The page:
From "MASH" to "St. Elsewhere" to "The Sopranos" to "Seinfeld," all long-running television shows become myths at some point or another, reflecting, within the confines of their own universes, the disparate nature of human experience.
Yes, they're entertaining, but to keep an audience committed year after year, a show must offer enlightenment, even if it's just the recognition that the corruptible nature of power extends to the Soup Nazi.
For The Record
Los Angeles Times Sunday, March 22, 2009 Home Edition Main News Part A Page 4 National Desk 1 inches; 37 words Type of Material: Correction
'Battlestar Galactica': A r eview of the series finale of "Battlestar Galactica" in Friday's Calendar section said that the Sci Fi Channel show was coming to an end after five seasons. It has run for four seasons.
"Battlestar Galactica," which comes to an end tonight after five seasons, was always upfront about its relationship to myth -- it's science fiction, for one thing, which of all the narrative genres is the most unapologetic about its use of symbolism and archetype, journey and transcendence.
In science fiction, anything is possible, which is in itself a metaphor for the human spirit. So it was natural, when watching the trials and triumphs of this scrappy band of humans attempting to survive in a world overtaken by their technology, to wonder if the residents of the Galactica were our past or our future.
Tonight, praise the gods, we have our answer. All this has happened before, and it will happen again, but it's hard to imagine a more visually and thematically satisfying finale.
Creators and executive producers Ronald D. Moore and David Eick have always taken the nature of the show seriously, which is why all those "praise the gods," "frakkings," "so say we alls" and look-alike Cylons (the evil twin trope taken to the nth degree) played as legitimate extensions of an alternate universe rather than camp. (Although where, on this stripped-down survivors' vessel, all that booze came from, not to mention Laura Roslin's very stylish wig, we must agree to simply overlook.)
The writers' dedication never falters, and "Battlestar Galactica's" finale is everything a fan, of the show and of television, could hope for. It's difficult to write about without giving anything away, so suffice it to say that tissues (or shots) would not be inappropriate accouterment.
Starbuck (Katee Sackhoff) and Lee Adama (Jamie Bamber) never looked so tragically good together while Col. Saul Tigh (Michael Hogan) and his newly resurrected uber-Cylon wife, Ellen (Kate Vernon), are by turns frisky and resolute (though it is depressing to learn that pole dancing was so popular on Caprica).
Adm. William Adama (Edward James Olmos) not only stages one of the better do-or-die rescue missions ever, he even smiles once or twice (though most often in flashbacks). Laura Roslin's (Mary McDonnell) opera-house dream is finally explained, old treachery is paid back in full, and pretty much everyone, including Boomer (Grace Park) and Cavil (Dean Stockwell), is allowed a moment of heroism and grace.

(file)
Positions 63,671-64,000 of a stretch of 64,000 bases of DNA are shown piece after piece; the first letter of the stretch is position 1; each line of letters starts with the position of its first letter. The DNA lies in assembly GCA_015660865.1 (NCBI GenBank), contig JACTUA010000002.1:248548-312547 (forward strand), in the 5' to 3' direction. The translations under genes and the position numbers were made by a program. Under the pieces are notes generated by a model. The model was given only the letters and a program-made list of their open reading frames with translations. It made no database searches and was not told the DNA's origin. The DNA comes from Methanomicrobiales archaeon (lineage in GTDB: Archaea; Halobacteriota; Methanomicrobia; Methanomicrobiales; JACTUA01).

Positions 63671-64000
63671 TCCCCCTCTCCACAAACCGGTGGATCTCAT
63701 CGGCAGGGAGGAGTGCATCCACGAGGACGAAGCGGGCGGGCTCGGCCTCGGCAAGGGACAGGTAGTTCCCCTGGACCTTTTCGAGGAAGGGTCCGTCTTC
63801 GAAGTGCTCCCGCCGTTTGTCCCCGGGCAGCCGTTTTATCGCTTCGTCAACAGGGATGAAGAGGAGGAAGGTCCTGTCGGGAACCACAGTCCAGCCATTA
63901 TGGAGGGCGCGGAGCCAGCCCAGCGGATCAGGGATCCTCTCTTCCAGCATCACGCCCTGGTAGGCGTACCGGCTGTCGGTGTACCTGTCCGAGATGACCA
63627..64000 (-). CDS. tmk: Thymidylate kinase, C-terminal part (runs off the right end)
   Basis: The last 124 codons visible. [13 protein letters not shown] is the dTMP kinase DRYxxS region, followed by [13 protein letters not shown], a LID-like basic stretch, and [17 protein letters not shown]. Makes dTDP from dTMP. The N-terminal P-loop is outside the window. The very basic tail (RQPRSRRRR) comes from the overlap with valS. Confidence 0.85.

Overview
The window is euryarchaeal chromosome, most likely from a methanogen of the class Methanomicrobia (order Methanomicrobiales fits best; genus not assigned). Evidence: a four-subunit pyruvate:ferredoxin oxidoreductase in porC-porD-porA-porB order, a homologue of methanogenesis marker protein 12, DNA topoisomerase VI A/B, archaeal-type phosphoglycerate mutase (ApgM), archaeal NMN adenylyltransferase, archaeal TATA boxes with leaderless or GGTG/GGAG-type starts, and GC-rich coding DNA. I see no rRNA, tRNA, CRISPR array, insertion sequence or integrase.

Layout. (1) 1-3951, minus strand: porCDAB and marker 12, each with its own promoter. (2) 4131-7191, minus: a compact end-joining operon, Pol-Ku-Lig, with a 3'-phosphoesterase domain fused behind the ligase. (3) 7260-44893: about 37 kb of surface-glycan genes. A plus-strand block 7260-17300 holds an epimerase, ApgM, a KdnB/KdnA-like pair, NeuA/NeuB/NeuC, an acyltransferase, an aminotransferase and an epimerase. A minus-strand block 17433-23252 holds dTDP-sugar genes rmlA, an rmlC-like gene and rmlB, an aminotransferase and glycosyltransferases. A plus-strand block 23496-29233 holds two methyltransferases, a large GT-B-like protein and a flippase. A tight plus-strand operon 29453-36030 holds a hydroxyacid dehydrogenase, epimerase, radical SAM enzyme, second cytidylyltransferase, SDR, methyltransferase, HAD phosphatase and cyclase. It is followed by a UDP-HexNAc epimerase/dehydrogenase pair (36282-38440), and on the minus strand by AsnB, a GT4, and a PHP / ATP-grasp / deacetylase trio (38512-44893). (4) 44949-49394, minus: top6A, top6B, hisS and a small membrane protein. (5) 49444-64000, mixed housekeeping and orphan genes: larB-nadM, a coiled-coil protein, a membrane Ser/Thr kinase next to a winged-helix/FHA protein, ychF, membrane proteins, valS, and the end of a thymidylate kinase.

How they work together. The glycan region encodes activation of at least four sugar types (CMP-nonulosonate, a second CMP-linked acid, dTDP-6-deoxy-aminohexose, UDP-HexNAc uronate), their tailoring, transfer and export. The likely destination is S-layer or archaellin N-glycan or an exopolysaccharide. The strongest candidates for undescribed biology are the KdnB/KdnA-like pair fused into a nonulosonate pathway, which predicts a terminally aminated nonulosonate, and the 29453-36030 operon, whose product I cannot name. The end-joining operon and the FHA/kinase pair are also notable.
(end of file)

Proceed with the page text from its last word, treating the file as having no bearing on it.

As for Gaius Baltar (James Callis) and Caprica-Six (Tricia Helfer) both real and imagined, well, let's just say, the red dress finally makes sense. Sort of.
Yes, that's right, all is finally revealed, though in a way that leaves the door open for hours of satiated, as opposed to angry and agitated, speculation, not to mention a whole new round of term papers. Moore and his team should win not only an Emmy but a special Medal of Honor for Not Copping Out on the Finale.
In the end, the story is what one always suspected it was, a blueprint of sorts, an excavated journal of revelations that could be useful in the right hands. Much has been made of "Battlestar Galactica's" almost prescient political nature. Publicity was not the only reason the United Nations called on Moore, Eick, Olmos and McDonnell to participate in a discussion of human rights. The war between the humans and their machines, especially when it was revealed that some of the most devout resistance fighters were Cylons, has been seen as a mirror of our nation's war on terrorism.
Certainly theology, in both its curative and destructive forms, has been a major thread of the series as have other very modern concerns, including the fine line between rebellion and anarchy, the pitfalls of charismatic leadership, the high and ongoing price of freedom, and even the dangers of depression and alcoholism. (Spoiler alert: Tonight's finale contains, quite incidentally, one of the best drunken-barf scenes to appear on television.)
But more than anything, "Battlestar Galactica," like the most enduring myths, has been a lesson in great storytelling. Grand finales, as we all know, are a dangerous business; flouting convention may be crucial to a show's success, but it turns out to be a matter of discipline. Every writer wants his or her show to go out with a bang; the trick is to have it not destroy everything in the room.
Unlike some recent finales we could name, "Battlestar Galactica's" final hours may have plenty of explosions, and, it must be said, a few "oh, come on" moments. But in the end, it not only owns up to its narrative obligations, it glories in them.
As should we all.
Where: Sci Fi
When: 9 tonight
Rating: TV-PG (may be unsuitable for young children)